In the midst of continued discussion and debate about the state of Canadian media, the seventh annual Newspapers 24/7 Report has found that readership of Canadian newspapers is at an all-time high.
According to the survey, 88 per cent of Canadians read a newspaper, either in print or online, at least once a week — a three-per-cent increase from the inaugural study conducted in 2012.
“Given heightened levels of global mistrust, we’re seeing a clear and continued affinity for the reliable reporting that newspapers provide,” said News Media Canada chair Bob Cox. “Newspapers continue to be the go-to source for credible, trusted and independent news, in both print and digital formats.”
Unsurprisingly, digital newspaper readership continues to increase year over year. The 2019 report found that 83 per cent of newspaper readers are accessing at least some of their newspaper content online.
However, most of these readers are using that digital content to supplement – not replace – readership of a print edition. In total, 52 per cent of newspaper readers access newspaper content from both print and online sources.
“This year’s research clearly demonstrates that both print and digital newspaper sources play a unique and distinct role in the lives of Canadians,” said Totum Research president Claude Heimann. “For example, it’s clear that people like to start their day with the comprehensive and in-depth reporting of a print newspaper, and then stay up-to-date on breaking news on digital as the day progresses.”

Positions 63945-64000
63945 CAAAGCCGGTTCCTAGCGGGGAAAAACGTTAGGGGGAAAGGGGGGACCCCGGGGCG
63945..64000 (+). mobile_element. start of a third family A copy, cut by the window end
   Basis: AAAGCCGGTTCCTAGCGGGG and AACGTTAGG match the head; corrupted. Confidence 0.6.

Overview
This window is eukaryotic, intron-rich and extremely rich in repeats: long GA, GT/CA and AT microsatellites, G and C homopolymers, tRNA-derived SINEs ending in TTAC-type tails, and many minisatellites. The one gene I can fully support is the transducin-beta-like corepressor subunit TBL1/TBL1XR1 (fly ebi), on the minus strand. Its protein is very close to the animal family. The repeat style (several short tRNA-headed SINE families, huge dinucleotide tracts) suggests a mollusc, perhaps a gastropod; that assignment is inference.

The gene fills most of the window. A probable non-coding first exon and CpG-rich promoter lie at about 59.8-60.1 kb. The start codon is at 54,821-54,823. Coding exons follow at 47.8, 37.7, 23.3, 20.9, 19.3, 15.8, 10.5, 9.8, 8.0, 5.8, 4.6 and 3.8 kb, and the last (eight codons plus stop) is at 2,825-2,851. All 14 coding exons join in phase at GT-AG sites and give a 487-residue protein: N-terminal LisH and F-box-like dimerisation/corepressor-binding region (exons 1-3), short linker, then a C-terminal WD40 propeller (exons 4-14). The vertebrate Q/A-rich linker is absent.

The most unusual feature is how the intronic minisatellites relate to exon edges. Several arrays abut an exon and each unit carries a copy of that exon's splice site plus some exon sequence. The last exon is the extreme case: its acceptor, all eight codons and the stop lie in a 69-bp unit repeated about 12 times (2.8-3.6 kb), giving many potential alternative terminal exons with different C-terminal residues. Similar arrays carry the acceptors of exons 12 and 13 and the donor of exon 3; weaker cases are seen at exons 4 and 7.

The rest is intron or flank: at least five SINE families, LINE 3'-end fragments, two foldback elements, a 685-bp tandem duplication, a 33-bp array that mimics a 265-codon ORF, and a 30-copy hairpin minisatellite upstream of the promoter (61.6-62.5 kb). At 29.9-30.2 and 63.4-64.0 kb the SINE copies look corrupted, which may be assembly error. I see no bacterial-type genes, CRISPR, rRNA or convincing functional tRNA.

The report said most print reading happens early in the day, while digital reading is more consistent from morning to night.
Finally, the research specifically looked at the newspaper reading habits of younger Canadians. And while millennials have been blamed for the death of everything from mayonnaise to department stores, newspapers appear to have avoided that curse: 88 per cent of millennials read them weekly, accessing the content primarily through their mobile phones.
The Newspapers 24/7 study was conducted in February 2019, through an online survey of 800 Canadians. The margin of error is plus-or-minus 3.5 per cent at the 95-per-cent confidence level.